Holding a Fluoride Salt for the First Time
On Friday, September 23, several of us from Flibe Energy traveled to Oak Ridge National Laboratory for a short meeting and a driving tour of some of the historical sites there.
One of the first things that we saw was a liquid-fluoride salt loop that is under construction there. It will be used to simulate the performance of solid pebble-bed nuclear fuel using liquid-fluoride salt as a coolant. The graphite pebbles that simulate the solid fuel will be heated by an inductive loop at a frequency of 30 kHz in manner analogous to “microwaving” the graphite pebbles. Through this approach, the heat will be generated inside the pebbles in a manner very similar to the way heat would be generated in the pebbles if a nuclear reaction is taking place. Then the heat will flow outward from the pebbles into the coolant salt, which in the actual fluoride-high-temperature reactor (FHR) will be “flibe” (LiF-BeF2) but in this experiment is “flinak” (LiF-NaF-KF).
In an adjacent lab I saw FLiNaK stored in a glass jar under inert atmosphere inside another glass jar, but our host, David Holcomb, had some “dirty” samples that had been exposed to air, that we actually got to hold in our hands. It was the first time I had ever held a real fluoride salt before. It was a thrilling experience for me.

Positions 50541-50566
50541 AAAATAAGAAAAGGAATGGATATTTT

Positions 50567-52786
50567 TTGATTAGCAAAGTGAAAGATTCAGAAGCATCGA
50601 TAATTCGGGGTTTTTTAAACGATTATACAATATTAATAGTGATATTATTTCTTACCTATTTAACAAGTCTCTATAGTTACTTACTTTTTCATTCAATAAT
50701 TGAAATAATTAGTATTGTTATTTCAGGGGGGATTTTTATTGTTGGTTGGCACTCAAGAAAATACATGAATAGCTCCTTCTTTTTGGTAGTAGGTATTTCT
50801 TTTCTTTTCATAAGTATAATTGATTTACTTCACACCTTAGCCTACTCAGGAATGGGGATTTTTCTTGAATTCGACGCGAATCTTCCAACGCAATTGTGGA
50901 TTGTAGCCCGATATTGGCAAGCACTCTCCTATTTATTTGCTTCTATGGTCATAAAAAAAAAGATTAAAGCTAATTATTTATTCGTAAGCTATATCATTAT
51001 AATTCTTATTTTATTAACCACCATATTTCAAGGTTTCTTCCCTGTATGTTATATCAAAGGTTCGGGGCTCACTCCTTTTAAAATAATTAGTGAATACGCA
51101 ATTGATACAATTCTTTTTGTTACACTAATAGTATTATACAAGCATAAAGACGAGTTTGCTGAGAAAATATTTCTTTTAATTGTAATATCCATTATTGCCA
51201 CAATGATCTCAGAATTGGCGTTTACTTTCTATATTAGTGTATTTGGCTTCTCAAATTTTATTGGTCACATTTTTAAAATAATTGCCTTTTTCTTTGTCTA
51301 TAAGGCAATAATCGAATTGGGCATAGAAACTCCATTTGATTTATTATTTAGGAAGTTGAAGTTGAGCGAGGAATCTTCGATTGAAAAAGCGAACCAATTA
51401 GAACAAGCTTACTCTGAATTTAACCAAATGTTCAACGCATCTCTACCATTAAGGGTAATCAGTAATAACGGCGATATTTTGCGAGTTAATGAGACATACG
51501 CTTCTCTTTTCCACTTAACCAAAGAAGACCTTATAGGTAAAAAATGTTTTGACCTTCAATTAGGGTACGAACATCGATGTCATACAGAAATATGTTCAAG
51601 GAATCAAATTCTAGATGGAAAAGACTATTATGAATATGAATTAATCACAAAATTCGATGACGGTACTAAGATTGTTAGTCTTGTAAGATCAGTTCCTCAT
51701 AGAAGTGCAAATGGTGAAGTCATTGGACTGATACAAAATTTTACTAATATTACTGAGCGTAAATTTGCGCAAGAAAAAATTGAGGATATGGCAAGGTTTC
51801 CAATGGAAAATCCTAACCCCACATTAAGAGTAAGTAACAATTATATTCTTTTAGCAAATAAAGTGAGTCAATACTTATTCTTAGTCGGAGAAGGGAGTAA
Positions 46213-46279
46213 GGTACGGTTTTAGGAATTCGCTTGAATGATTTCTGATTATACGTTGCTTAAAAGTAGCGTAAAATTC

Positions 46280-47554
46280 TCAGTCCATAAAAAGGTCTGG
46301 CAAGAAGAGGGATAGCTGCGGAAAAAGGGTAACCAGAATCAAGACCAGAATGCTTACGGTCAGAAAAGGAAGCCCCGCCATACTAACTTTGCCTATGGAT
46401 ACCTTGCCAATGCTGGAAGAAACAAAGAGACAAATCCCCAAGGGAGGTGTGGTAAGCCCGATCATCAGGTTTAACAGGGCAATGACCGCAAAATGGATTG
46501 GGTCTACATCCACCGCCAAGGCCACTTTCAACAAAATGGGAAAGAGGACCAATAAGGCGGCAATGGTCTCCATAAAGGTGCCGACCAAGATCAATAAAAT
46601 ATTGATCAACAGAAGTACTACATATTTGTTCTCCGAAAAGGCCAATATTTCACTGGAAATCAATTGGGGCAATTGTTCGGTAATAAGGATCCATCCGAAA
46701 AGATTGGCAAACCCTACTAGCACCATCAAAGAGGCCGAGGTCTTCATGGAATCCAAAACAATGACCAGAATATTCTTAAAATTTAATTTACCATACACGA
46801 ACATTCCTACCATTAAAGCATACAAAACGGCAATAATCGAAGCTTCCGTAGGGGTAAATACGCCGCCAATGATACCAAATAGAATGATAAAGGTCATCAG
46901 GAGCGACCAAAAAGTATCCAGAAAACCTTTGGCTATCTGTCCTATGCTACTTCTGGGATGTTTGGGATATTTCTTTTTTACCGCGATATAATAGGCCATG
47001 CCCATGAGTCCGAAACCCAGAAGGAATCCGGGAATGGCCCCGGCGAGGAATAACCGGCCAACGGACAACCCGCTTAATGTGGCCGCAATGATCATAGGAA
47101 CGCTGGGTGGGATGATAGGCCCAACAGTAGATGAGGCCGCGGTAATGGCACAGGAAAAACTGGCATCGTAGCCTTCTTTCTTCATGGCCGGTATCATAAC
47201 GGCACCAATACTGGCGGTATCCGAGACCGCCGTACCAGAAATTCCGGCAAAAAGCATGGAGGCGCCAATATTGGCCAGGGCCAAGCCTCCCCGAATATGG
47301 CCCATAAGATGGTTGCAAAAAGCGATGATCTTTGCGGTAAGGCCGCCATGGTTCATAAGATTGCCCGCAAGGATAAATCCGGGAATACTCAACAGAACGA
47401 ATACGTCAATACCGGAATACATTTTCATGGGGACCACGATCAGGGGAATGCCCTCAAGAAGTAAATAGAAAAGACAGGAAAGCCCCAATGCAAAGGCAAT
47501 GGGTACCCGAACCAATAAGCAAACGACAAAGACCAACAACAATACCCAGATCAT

Later in the day we toured the Graphite Reactor, a historical site, then we drove near to building 3019 where all of the precious uranium-233 inventory in the United States is stored. We continued driving over the ridge into Melton Valley, and drove past the building where the two Homogeneous Reactor Experiments (HRE-1 and HRE-2) were built and operated, and then down the road to building 7503, which holds the Molten-Salt Reactor Experiment (MSRE).
We drove further down the Melton Valley and around the old Experimental Gas-Cooled Reactor (EGCR) facility, which was never operated, then over the ridgeline and up the hill to the Spallation Neutron Source. Just driving down the length of the linear accelerator for the SNS took a while and I couldn’t help but think of all those people who think a linear accelerator for a reactor is a good idea–perhaps they should come look at the engineering involved for this one!
Our Oak Ridge hosts were very kind and gracious to host us for a few hours and I left with a personal treasure in my pocket–a small piece of frozen “dirty” FLiNaK! Now I just have to figure out how to melt it…
On a related note, a group of universities (MIT, UC-Berkeley, and University of Wisconsin) won a $7.5M award from the US Dept. of Energy to develop the technology for these solid-fueled, salt-cooled reactor types.
Details on each of the reactors that we saw are available in a recently published ORNL document, “An Account of Oak Ridge National Laboratory’s Thirteen Nuclear Reactors.”